March/April 2017 – Vol. 29 No. 6

Geologic Time Scale

Posted: Wednesday, September 1st, 2010

by Bonny Ralston

Looking at the geologic time scale can be overwhelming for younger students; 4.6 billion years ago has little meaning on its own.  Students can be introduced to large periods of time by accessing information a little at a time. Students also need to become familiar with the conditions for each of the different time periods, and they can accomplish these goals by working together by working in small groups to bring each era to life.

Timeline: Up to 3 or 4 days depending on how far you want to engage students.  Some work can be done at home, while group work is done in class.

Intro: To begin, have students create a timeline about the 10 to 15 most significant events in their lives (15 minutes).  Have them turn to a partner and tell them about the most important event so far (trade).

Through: Create groups of four students.  Each group will create an “adding machine paper” timeline strip.  Each group will measure out 4.6 meters of adding machine paper.  Have groups draw a straight line across the bottom of the paper.  Label the end as 4.6 BYA (billion).  This is the beginning of the Precambrian Era.  Continue to label each geologic event.  Add a small picture that represents an event for the time.  (Hints: allow for a lot of space for students to spread out the timeline so all students can complete their part.  If you have a long hallway outside your room, this works well.)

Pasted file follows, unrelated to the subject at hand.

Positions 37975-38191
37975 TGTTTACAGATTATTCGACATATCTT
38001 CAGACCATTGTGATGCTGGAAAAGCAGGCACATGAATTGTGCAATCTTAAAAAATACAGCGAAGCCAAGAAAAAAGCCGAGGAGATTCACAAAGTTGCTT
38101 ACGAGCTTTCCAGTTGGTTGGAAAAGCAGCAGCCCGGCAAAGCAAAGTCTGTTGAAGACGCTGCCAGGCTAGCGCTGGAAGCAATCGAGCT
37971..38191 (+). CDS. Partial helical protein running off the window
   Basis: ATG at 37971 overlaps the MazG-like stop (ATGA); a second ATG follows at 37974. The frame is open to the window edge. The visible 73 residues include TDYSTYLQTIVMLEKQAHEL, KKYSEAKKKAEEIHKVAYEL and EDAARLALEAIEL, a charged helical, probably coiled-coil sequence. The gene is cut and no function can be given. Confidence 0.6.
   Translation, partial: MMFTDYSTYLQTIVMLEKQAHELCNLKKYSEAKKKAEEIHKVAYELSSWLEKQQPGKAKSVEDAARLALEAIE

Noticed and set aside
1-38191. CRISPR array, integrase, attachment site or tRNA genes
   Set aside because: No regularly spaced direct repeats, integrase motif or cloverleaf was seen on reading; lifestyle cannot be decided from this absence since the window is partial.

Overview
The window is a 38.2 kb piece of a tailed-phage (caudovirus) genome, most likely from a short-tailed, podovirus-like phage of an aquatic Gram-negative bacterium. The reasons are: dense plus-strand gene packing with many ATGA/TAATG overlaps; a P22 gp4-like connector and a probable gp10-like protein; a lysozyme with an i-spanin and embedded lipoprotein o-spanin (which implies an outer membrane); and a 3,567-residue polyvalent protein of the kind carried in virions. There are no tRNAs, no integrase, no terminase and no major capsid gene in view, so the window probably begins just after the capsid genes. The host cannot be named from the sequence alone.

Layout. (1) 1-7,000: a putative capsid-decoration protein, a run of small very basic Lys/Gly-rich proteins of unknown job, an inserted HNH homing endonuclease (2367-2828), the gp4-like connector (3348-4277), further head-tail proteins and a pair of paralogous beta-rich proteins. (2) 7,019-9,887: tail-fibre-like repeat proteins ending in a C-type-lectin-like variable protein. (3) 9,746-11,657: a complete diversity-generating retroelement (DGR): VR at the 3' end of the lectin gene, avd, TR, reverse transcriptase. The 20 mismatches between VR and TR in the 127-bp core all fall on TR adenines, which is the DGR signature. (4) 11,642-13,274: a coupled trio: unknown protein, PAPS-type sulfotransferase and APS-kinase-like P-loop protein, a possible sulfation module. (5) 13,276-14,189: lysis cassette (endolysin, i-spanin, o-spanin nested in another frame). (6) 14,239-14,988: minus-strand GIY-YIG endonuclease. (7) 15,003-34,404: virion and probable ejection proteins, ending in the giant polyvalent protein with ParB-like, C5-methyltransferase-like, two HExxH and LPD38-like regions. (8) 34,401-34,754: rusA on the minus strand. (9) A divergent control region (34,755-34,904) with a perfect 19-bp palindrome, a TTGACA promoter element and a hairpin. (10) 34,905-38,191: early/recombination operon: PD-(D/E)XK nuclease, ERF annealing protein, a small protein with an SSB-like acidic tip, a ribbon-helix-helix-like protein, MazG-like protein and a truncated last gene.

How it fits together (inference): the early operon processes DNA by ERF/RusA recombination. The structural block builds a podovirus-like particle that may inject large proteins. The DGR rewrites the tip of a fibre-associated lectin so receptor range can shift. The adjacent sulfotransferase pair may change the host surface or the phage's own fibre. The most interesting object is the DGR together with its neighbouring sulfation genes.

4.6 BYA Precambrian

3.9BYA Oldest known rock

3.5 BYA Single cell organism

1.0 BYA Multicellular organisms (algae develop)

530 MYA First vertebrates appear

225 MYA Pangea begins to break up.

50 MYA First whales appear

10,000 YA Last ice age ends

Alternative Models:

  • Use a large sheet of paper to create a clock.  Have the hours represent the passage of time as recorded for each hour.
  • Determine the time elapsed in different modalities.  Students will model geologic time periods.  Examples: (Timelines) use a clock (with hands) to represent time periods (based on length).  What does each hour represent? Remember that it may take more or less than one hour to represent an event.
  • Use your own lifespan to determine eras.  Time in elementary school + time in middle school + high school + career goals.  Use your imagination.
  • Create a railroad track or racetrack (etc).  You can use any model you wish including a 3-D model (from top to bottom) or writing a story through time.

Beyond: These activities can be completed at home.  Each can use different presentations based on student interest.  PowerPoint, comic book, small poster, or research paper.  Allow students to use any modality possible.

Research a Geological Time Period

Which geological time period will you research?

What were the major geological events of that time period?

What did the earth’s surface look like then?

What was the climate like?

What were the dominant organisms living in that time?

What was the environment like compared to present day?

What are the main things travelers might see?

What should travelers pack for comfort and safety?

This can be a creative writing piece, a story, or report format.

(Attach rough draft)

A Travel Brochure  (For a selected Geological Time period)

What is the geologic time period?

Describe the general design of your brochure.

Tell what kinds of information will you include in your brochure.

Tell how you will encourage people to visit your geological time period.

Describe and tell the purpose of each illustration you plan to make for you brochure.

Describe the illustrations and tell why they are important.  Choose wisely.

Written by California Science Teachers Association

California Science Teachers Association

CSTA represents science educators statewide—in every science discipline at every grade level, Kindergarten through University.

One Response

  1. I really like the Travel Brochure idea for the different periods. I’m going to use it in my classroom.
    Thanks for the idea.

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